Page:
Tl;dr - Visitor identification software is used to understand anonymous visitors to your site, and use IP addresses to identify the accounts for which those visitors work. The rationale is that those visits may indicate activity, projects, and interest in your products and services. The reality is a bit more complex - like everything about intent data. Here's how anonymous visitor identification can fit into a complete marketing data stack.
The Other 97% of Your First-Party Intent Data
Good B2B websites convert visitors to leads at approximately 3%. That means that 97% aren't converted.
Of course that's high. Not all should convert. Some that visit may have previously but not opted into cookies or be using another device. But let's be conservative. What if 50% of your website visitors were there with genuine intent, and were new contacts (maybe even new logos)....would that be important to know?
Of course. And just as you used to know what organic search terms someone fed Google that brought them to your site, many marketing automation platforms used to provide that anonymous visitor info in readily accessible and useable form. Of course by definition it only provided account level insights which were interesting but not actionable - particularly if you sell to enterprise or larger companies. Nevertheless, in the context of a full marketing data stack, it was helpful to know.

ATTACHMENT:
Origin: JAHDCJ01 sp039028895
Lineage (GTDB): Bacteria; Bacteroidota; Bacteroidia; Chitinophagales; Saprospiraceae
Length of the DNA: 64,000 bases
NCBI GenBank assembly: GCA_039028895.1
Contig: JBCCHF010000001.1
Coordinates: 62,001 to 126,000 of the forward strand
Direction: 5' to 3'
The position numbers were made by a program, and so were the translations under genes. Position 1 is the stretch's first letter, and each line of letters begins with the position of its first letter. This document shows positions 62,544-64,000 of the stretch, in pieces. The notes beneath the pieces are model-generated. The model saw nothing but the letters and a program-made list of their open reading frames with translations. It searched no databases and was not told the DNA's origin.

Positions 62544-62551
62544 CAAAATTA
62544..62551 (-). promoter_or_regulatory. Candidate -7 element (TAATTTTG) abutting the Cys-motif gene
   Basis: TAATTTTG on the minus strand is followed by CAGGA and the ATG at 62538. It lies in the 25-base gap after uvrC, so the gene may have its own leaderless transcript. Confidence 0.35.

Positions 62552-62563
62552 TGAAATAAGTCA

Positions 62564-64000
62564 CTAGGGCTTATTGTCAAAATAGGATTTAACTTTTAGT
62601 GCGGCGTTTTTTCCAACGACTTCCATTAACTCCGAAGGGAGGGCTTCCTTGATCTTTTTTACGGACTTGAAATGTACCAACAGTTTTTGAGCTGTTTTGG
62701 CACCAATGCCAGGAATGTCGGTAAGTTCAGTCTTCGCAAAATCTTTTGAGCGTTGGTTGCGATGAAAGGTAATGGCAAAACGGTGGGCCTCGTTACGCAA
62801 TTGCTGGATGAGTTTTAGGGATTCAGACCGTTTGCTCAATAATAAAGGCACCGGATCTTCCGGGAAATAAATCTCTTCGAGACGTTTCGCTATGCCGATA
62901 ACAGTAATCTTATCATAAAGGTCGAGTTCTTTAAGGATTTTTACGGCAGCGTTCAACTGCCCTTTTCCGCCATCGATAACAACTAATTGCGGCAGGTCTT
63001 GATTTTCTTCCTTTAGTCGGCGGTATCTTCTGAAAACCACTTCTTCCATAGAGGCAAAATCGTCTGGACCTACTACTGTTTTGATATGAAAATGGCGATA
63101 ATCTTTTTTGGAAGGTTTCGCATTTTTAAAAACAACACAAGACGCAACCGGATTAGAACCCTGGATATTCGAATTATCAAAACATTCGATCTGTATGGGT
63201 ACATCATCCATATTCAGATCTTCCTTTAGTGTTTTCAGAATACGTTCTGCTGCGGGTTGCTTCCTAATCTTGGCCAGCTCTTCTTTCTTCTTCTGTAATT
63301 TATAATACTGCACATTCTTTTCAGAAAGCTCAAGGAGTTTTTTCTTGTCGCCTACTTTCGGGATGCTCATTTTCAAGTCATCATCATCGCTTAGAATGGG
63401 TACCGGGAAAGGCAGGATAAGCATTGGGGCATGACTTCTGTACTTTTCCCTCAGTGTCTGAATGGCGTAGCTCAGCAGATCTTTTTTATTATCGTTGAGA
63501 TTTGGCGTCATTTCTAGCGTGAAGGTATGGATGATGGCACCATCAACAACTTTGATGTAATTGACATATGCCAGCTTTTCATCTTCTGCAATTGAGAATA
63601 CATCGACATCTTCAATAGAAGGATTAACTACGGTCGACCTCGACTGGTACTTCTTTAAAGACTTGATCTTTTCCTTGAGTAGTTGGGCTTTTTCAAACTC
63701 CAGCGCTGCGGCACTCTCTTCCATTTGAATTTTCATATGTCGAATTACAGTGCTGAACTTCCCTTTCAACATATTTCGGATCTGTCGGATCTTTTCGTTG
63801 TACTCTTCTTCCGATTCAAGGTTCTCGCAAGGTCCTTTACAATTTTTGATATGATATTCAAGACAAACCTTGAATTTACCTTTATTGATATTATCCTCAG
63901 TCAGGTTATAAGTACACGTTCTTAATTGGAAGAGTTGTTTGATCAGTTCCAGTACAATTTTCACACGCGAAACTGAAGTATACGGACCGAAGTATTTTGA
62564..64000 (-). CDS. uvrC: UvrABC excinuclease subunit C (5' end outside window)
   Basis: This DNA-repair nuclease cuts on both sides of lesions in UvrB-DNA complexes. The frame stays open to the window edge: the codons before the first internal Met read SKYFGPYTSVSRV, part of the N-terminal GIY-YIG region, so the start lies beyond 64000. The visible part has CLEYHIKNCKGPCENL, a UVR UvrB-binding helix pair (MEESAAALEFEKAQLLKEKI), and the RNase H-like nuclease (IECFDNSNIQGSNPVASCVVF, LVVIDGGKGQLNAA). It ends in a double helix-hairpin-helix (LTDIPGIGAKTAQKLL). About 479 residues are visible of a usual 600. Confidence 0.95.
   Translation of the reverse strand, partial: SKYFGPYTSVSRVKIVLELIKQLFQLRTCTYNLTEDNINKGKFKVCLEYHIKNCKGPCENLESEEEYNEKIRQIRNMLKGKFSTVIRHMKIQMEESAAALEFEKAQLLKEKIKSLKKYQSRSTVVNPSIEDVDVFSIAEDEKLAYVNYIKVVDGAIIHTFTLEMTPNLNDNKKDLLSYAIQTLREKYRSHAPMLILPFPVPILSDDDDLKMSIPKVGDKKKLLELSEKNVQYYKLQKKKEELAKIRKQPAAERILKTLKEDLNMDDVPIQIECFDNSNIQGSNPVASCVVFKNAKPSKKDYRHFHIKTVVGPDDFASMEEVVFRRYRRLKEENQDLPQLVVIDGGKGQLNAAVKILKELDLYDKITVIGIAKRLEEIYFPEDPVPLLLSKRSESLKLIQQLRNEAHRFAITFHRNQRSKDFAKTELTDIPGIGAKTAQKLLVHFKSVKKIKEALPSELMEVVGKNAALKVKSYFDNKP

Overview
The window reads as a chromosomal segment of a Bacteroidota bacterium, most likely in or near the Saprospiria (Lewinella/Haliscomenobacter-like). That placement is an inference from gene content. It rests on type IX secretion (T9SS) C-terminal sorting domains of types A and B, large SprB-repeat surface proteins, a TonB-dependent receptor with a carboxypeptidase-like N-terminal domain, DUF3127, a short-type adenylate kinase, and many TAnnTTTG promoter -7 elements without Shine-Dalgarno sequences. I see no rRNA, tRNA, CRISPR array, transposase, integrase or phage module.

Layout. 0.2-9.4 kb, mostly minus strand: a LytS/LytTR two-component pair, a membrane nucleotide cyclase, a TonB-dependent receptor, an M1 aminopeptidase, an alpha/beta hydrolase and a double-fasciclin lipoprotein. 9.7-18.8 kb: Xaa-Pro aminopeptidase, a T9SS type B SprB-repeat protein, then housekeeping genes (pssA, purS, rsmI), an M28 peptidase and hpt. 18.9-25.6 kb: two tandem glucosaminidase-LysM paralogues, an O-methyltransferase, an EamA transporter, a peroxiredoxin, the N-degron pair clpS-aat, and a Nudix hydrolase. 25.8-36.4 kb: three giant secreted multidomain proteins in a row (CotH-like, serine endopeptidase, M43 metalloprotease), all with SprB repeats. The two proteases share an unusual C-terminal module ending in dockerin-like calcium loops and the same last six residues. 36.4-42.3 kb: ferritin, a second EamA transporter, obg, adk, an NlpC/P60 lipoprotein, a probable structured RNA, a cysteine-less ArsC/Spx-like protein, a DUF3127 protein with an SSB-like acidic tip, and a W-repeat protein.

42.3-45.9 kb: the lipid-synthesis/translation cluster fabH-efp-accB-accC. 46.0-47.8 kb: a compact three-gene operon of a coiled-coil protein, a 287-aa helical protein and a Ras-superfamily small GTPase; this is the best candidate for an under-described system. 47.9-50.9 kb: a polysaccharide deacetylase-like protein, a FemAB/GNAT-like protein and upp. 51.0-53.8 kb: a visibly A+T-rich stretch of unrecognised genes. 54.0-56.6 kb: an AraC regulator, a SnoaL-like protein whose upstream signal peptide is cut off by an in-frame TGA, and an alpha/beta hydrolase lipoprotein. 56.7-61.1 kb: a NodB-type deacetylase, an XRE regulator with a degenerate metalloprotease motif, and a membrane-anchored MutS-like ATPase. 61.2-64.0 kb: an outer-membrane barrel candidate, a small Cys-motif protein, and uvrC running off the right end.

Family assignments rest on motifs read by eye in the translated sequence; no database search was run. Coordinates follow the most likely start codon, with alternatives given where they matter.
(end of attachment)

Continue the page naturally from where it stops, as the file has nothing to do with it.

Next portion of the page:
That's changed along with identifiable info regulations and IP address evolution because typically those observations are made using IP address resolution. (Caveat - work from home and COVID have seriously impacted marketing data solutions which rely on IP address resolution.)
It's still an important component of the full range of first party intent data (customer data, known marketing data, unknown marketing data) and there are tools to capture it
Visitor Identification Solutions
G2.com (a well known source of second party intent data) identifies various visitor identification software providers. Better known names include:
Keys to understand when comparing and selecting vendors include details like:
- how data is delivered/ingested for your data stack unification (e.g. a portal that sales reps have to access like a database will limit your options for integrating the data)
- how expansive/reliable their IP address resolution process is
- how broad/accurate their firmographic enrichment data is
- the granularity of observations regarding activity on your site (pages, order, time, links clicked, etc.)
Pick one, try them all. But simply having that component of first party intent data - the unknown visitors - is just the start.
You have to be clear about how it can be activated and incorporated as part of the your data orchestration through marketing and sales movements. That starts with understanding it in context.
Context and Anonymous Visitor Identification Data
Simply knowing that somebody from some account (even an account-based marketing or target account) has visited the site is only marginally interesting. It may be completely irrelevant. Alternatively it could be the bit of intent data that you need to uncover the deal that defines your career.
So which is it? There's no way to know for sure, but proper unification of your marketing data stack will be important to understand the context and make some judgement calls on where to focus.